Basically, the experiments we did show the effect of surface tension on water. The "skin" allows the water to resist slight pressure, like shown below:
Davin will do the narration again, since he does such a nice job!
First, we filled a glass with water and put pennies inside it. We saw that they sunk, but the water began to rise. It looked like the water was held in by a thin skin.
Uh oh, Quinn accidentally pressed the picture button while Mama was holding her with the camera! As you can see, Quinn's foot is on the right.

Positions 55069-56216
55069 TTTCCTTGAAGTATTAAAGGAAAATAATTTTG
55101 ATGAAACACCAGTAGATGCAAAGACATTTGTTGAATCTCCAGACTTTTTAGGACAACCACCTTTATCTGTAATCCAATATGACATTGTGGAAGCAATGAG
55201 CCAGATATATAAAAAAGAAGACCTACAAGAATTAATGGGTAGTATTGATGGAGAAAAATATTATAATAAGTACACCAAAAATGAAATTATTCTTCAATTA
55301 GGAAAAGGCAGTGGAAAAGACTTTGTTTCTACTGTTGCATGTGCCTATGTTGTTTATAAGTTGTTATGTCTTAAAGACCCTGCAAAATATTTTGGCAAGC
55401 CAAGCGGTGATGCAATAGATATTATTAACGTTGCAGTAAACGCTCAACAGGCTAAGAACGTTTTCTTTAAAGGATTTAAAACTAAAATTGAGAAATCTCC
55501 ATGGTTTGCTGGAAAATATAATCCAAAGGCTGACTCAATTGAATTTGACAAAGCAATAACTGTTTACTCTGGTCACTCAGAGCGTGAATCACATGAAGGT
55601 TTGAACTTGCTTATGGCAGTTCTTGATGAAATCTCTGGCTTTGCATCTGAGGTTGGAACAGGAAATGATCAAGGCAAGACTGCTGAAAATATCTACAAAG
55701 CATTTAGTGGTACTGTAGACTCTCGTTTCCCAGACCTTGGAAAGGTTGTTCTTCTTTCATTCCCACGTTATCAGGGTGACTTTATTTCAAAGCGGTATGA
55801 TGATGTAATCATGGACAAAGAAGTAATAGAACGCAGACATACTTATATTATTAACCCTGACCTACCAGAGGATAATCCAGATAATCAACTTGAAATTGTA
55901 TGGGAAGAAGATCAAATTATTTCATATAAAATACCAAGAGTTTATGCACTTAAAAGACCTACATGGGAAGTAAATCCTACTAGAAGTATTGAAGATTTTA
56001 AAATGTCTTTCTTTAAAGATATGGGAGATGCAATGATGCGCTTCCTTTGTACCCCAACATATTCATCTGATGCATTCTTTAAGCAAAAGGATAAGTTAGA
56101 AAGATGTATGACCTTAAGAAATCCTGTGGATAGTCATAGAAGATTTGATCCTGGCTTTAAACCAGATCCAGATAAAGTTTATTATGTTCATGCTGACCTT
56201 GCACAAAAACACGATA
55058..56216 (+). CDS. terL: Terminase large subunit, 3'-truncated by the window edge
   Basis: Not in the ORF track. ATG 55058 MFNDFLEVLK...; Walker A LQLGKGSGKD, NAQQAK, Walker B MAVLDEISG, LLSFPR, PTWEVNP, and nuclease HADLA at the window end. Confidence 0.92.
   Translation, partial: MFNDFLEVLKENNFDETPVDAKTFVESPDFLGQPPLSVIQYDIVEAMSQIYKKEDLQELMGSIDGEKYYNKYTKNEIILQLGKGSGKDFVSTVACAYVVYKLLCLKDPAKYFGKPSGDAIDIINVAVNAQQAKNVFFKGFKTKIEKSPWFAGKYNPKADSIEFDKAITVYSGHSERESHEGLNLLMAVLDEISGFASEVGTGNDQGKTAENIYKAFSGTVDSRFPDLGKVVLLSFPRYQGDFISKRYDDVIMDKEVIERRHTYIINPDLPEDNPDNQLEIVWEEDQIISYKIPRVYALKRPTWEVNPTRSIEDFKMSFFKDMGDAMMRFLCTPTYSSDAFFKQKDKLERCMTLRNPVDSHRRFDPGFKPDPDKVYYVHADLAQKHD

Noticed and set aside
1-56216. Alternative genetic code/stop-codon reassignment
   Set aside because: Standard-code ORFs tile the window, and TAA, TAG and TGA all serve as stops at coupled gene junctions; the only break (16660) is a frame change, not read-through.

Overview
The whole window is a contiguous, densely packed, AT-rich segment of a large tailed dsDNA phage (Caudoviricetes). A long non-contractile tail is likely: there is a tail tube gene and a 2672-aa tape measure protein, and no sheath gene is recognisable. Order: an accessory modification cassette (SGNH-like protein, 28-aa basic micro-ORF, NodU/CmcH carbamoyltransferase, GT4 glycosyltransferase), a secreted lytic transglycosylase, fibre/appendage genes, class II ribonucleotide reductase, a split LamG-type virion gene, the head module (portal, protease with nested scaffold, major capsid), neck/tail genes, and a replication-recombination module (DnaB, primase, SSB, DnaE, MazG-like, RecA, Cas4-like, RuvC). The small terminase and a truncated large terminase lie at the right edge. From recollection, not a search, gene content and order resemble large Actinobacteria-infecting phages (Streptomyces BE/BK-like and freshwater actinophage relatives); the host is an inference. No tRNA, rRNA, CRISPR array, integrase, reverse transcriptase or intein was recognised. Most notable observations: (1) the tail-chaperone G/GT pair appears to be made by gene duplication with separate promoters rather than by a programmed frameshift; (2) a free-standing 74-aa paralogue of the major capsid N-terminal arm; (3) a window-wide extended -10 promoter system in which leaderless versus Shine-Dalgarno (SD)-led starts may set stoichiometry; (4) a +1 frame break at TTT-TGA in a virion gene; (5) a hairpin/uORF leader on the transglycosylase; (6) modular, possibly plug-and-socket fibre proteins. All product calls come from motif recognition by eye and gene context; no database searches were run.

There's Quinn again! Isn't she so cute?!
Next, we got a tray and a spoon and started catching water drops with the spoon. Then, we dropped them onto the tray.
This is what it looked like:
Then, we got a straw and dipped it in dishwashing liquid and put it on the drops. The drops began to get flatter; the drops changed their shape! (The detergent made the skin stretch so the drops spread out).
I made this picture with the dishwashing soap and water droplets:
Next, we mixed up some bubble solution using water and dishwashing liquid. We started blowing bubbles!
We're blowing more bubbles:
I learned that water actually has a thin skin that holds in water even if it changes shape. Putting the dishwashing soap on the water makes the skin move and flattens out the water. Doing experiments is fun!